My minimum per data was 1.06" which gave the highest fps of 1173 with HS-6 powder.

Due to the minimum case volume, Ball powders worked bestfor higher speeds.

Bullseye did 1115fps
CFE pistol did 1092

3.8grs of Red or Green Dot around 945fps did well as low speed target loads that shot at POA.

None of the Ball powder were close to a compressed loading but
the Alliant flake powders were at or over 100% case volume on a lot of my loadings
this short 1.06" OAL with this bullet.
As a note, it could work in my chamber at a OAL of 1.16"

Good luck.
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Old 07-21-2016, 01:14 PM
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Originally Posted by Collo Rosso View Post
These messed me up too, but I don't hate them. I run them at 1.07" - 1.075" and they feed fine in my S.A. range officer and new CZ SP-01, both with short throat. They work fine in my Glock 26 also, but then I think they would feed in a Glock if I put the cartridges backwards in the magazine.
They work well now but I went through a fit trying to get them to work. I even had a tight chamber on my Shield that the factory replaced and I still had trouble. This occupied me for months. Now that I've cooled down and had some good range time rather than taking my pistols home to open them with my vise and a wood block, I'm not hating them as much. However, flexible they ain't.
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Old 07-22-2016, 10:51 AM
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I feel sorry for those that have a "Short" loading area with their barrels.
It is nice to be able to seat a load out to at least 1.145" OAL that is a standard seating for a lot of factory made 9mm ball ammo, to see if accuracy improves.

My pistols do better with the long OAL in most of my light target loads. My C9 likes the 124 and 147 plated at a OAL of 1.165" for my sub-sonic loads.

However, if you do get good accuracy with a short barrel, congratulations.
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Old 07-22-2016, 11:04 AM
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Quote:
Originally Posted by Me239 View Post
I've contacted the manufacturer (Lone Wolf) and was informed that there is a fee of $30 to refinish the chamber to allow "custom loads". I believe the barrel is SAAMI spec. and it fed 115 grain FMJ with no hiccup. The problem lies within the MBC bullet's round nose. I've seated them to a length of 1.04 and 1.045 and hope to test them tomorrow. I'll post results here in hopes that is might help someone else someday.
I wouldn't spend $ on that myself.
For $30 you could just buy a batch of another bullet profile. FWIW, My lone wolf 9mm ( std and conversion) barrels feed 125 gr RN, CFP and even semi wadcutters if the OAL is right.
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Old 07-23-2016, 08:33 AM
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Knowing this is an old thread but did anybody check the MBC website for this bullet?


SmallBall!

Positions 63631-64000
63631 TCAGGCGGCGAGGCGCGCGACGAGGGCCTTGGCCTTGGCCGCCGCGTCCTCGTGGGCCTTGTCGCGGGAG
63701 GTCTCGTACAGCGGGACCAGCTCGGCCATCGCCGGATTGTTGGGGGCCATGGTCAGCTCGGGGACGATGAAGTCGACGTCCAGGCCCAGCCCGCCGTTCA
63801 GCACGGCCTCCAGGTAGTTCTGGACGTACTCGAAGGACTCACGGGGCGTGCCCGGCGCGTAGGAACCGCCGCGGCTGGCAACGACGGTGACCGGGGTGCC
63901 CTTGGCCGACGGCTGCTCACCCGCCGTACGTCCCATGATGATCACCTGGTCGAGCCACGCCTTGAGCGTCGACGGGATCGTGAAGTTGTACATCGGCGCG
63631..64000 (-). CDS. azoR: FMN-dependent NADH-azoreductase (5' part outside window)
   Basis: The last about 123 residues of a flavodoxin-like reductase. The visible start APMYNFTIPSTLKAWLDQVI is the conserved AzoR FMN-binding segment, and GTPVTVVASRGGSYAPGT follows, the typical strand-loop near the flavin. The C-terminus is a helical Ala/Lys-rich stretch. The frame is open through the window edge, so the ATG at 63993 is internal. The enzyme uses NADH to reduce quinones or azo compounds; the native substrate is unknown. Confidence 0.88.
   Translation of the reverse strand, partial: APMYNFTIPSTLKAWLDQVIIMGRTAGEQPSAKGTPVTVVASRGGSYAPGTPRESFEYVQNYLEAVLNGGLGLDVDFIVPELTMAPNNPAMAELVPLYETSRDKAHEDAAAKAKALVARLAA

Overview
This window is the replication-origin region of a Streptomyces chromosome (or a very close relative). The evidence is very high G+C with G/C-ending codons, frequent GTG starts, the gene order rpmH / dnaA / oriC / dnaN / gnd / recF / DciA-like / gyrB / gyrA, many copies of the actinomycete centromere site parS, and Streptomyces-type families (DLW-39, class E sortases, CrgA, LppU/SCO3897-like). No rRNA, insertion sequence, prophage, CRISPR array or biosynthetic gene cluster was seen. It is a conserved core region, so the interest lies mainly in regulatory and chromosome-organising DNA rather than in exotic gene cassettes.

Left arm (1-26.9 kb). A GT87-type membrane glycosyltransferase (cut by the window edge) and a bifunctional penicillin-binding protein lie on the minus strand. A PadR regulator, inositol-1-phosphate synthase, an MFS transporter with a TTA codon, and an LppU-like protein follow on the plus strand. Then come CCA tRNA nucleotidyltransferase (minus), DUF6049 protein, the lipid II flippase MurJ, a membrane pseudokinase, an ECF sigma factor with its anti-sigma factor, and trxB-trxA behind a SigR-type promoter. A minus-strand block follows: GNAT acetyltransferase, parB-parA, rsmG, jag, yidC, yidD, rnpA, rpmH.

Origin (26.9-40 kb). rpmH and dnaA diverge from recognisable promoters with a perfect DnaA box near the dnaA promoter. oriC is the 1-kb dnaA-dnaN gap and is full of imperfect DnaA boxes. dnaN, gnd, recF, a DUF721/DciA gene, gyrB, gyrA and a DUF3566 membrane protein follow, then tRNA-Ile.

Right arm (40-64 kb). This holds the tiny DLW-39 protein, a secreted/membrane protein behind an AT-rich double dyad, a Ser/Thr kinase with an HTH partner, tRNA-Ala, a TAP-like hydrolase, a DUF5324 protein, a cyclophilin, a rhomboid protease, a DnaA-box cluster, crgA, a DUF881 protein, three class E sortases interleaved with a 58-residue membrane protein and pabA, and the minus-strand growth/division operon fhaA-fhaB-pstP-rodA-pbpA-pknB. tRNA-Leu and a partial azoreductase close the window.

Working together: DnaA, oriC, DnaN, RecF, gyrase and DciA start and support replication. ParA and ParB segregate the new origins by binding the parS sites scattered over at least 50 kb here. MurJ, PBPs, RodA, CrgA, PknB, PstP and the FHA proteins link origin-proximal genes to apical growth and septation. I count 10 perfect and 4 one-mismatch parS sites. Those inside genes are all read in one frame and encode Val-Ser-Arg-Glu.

.356 Diameter
9mm Parabellum
124 Grain 9MM RN
Brinell 18
For General Shooting
Note: Seat To Approximately 1.08"
Price per box of 500
Price: $32.00

Seating depth is listed right in the specs for the bullet.
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Last edited by Ethang; 07-23-2016 at 08:34 AM.
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  #27  
Old 12-22-2016, 01:47 AM
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Missouri Bullet Company 125 grain Small Ball? Missouri Bullet Company 125 grain Small Ball? Missouri Bullet Company 125 grain Small Ball? Missouri Bullet Company 125 grain Small Ball? Missouri Bullet Company 125 grain Small Ball?  
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Originally Posted by Ethang View Post
Knowing this is an old thread but did anybody check the MBC website for this bullet?


SmallBall!
.356 Diameter
9mm Parabellum
124 Grain 9MM RN
Brinell 18
For General Shooting
Note: Seat To Approximately 1.08"
Price per box of 500
Price: $32.00

Seating depth is listed right in the specs for the bullet.
I found out that I could not load 'smallball' any longer than 1.06" to work in all of my guns. Full size, compacts and a carbine. I think that smallball bullets ought to say 'smallball' because many RN bullets are much more tapered and can be seated longer. If you use RN data for these it's going to mess up feeding.
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Old 12-22-2016, 11:34 AM
Jupiter01 Jupiter01 is offline
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Quote:
Originally Posted by Me239 View Post
RANGE REPORT! Tested the loads a couple of days ago. Here are the results.

Load #1
3.3 grains of SR4756
1.04" COL
Accuracy poor, little report, and failed to cycle the gun

Load #2
3.5 grains of SR4756
1.04" COL
Better accuracy, cycled weapon, and failed to lock the slide back

Load #3
3.9 grains of SR4756
1.04" COL
Best accuracy producing a .25" group at 7 yards, cycled flawlessly, locked slide back, and mild recoil

I'm going with Load #3! Hope this helps anyone else!

GOOD results! WHERE do you find SR4756? Scarce as hen's teeth around here for years!
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Old 12-22-2016, 04:50 PM
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SR 4756 is a very slow powder for the 9mm case.
It is like using IMR4831 in rifle cases..... scoop and load a bullet.

My heavy duty C9 3.5" pistol will take the 115 and 124gr plated bullets
at a maximum OAL to receive a compressed load of SR4756 powder in
order to get to a standard 9mm load.

You should be able to load up to 5.0grs in the short 1.04" load that works in your pistol.
This is a loading that I use for a medium fast powder with a 125gr bullet
since I never tried SR4756 at this short of OAL.

As a note, the 125gr LRN coated bullet with a OAL of 1.06" took a
maximum load of 6.6grs of HS-6 for 1173fps.

You should have NO pressure problems using SR4756 powder in the 9mm case.

Good loading.

Last edited by Nevada Ed; 12-22-2016 at 05:21 PM.